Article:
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                        <p>It is important to know the possible signs of a brain tumor so that we can evaluate your symptoms as soon as possible.</p>
                        <p>Symptoms will depend on the size, type, and location of the tumor. Some symptoms may be caused by the tumor putting pressure on the brain or spinal cord, while others may result from a specific part of the brain not functioning properly. The most common symptoms of a brain tumor include:</p>
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                            <li class="joe"><a href="" >Headaches (typically worse in the morning)</a></li>
                            <li class="joe"><a href="" >Nausea and vomiting</a></li>
                            <li class="joe"><a href="" >Blurred vision</a></li>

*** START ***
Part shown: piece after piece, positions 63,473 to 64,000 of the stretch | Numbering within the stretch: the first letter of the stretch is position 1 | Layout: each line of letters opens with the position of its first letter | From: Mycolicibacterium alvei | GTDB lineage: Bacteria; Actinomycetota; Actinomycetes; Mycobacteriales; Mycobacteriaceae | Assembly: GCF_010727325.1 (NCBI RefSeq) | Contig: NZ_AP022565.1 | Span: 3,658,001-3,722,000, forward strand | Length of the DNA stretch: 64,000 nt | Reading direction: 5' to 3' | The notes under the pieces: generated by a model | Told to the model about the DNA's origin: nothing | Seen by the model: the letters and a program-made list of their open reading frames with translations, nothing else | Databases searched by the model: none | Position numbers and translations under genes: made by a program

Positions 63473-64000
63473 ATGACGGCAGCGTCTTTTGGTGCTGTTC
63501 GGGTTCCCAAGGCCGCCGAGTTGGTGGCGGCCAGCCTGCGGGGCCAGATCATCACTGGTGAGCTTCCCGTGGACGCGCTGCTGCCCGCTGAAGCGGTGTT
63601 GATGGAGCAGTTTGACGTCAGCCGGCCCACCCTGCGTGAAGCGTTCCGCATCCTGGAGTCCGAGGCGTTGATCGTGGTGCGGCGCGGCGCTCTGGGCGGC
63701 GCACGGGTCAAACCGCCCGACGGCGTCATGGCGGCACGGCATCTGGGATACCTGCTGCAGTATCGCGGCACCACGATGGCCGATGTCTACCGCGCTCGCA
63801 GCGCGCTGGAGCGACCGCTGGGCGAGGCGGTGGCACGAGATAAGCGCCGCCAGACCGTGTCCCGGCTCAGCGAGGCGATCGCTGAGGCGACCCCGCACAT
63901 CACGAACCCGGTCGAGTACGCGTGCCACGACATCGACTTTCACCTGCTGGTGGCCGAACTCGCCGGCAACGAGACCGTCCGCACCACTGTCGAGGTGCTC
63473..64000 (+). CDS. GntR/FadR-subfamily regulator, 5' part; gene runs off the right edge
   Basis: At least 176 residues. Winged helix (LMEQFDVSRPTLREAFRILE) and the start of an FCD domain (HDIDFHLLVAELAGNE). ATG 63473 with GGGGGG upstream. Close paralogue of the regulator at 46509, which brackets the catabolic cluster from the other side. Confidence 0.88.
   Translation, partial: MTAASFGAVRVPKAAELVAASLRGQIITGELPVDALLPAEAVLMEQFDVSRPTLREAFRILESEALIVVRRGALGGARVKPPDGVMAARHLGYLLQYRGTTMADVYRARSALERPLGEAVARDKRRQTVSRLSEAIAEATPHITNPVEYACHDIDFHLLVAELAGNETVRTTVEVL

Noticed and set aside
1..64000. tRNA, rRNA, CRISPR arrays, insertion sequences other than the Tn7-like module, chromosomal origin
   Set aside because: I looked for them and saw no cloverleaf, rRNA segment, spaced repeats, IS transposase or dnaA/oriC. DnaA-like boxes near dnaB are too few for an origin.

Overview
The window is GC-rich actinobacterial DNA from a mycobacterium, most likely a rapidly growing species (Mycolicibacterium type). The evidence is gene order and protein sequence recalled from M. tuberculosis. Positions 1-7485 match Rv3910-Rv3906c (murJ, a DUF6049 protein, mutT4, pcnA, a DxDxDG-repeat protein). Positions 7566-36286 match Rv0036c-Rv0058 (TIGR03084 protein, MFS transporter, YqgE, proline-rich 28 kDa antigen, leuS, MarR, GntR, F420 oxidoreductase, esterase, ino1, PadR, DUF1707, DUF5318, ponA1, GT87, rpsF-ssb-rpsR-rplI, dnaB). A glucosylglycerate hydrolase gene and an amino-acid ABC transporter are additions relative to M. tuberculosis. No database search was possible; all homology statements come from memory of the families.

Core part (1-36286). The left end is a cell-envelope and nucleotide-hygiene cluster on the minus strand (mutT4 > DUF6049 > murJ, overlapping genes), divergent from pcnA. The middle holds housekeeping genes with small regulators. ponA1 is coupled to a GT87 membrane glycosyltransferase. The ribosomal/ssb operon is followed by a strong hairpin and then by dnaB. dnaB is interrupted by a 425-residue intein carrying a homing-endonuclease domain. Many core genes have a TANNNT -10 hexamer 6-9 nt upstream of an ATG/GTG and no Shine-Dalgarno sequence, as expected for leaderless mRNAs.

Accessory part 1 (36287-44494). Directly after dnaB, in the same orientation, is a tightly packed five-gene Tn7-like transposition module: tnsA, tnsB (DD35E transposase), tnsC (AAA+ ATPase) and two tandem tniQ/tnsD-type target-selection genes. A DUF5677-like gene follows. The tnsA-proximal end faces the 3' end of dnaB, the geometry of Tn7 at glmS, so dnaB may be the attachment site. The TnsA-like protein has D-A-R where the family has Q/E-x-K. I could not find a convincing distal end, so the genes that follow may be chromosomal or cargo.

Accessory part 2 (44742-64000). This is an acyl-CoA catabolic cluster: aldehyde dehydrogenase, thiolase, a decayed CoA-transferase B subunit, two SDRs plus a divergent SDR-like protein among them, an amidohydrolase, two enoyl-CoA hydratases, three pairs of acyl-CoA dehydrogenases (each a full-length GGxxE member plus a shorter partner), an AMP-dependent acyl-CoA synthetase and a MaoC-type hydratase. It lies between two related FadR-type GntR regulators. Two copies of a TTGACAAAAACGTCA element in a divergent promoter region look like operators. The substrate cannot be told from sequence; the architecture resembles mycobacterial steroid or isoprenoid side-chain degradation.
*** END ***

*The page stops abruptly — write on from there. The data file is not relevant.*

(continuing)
<li class="joe"><a href="" >Changes in speech and hearing</a></li>
                            <li class="joe"><a href="" >Problems with balance or walking</a></li>
                            <li class="joe"><a href="" >Changes in mood and behavior</a></li>
                            <li class="joe"><a href="" >Seizures or convulsions</a></li>
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                    	<p>Understanding the risks and symptoms for a brain tumor can help us find it early, when treatment is most likely to be effective.</p>
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                    <h2>Diagnosis</h2>
                    <p>If you experience seizures or other symptoms associated with a brain tumor, we will take a careful medical history and learn as much as we can about your symptoms. We will also perform a neurological exam, which tests your reflexes, vision, hearing, coordination, muscle strength, and alertness. We may then conduct one or more of the following tests:</p>
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                        <li>Imaging scans, either a CT or an MRI scan, offer a detailed view of the brain and can pin point if a tumor mass is present as well as its location in the brain.</li>
                        <li>Angiogram starts with a special dye injected into the bloodstream, followed by an X-ray that can show blood vessels feeding into a tumor.</li>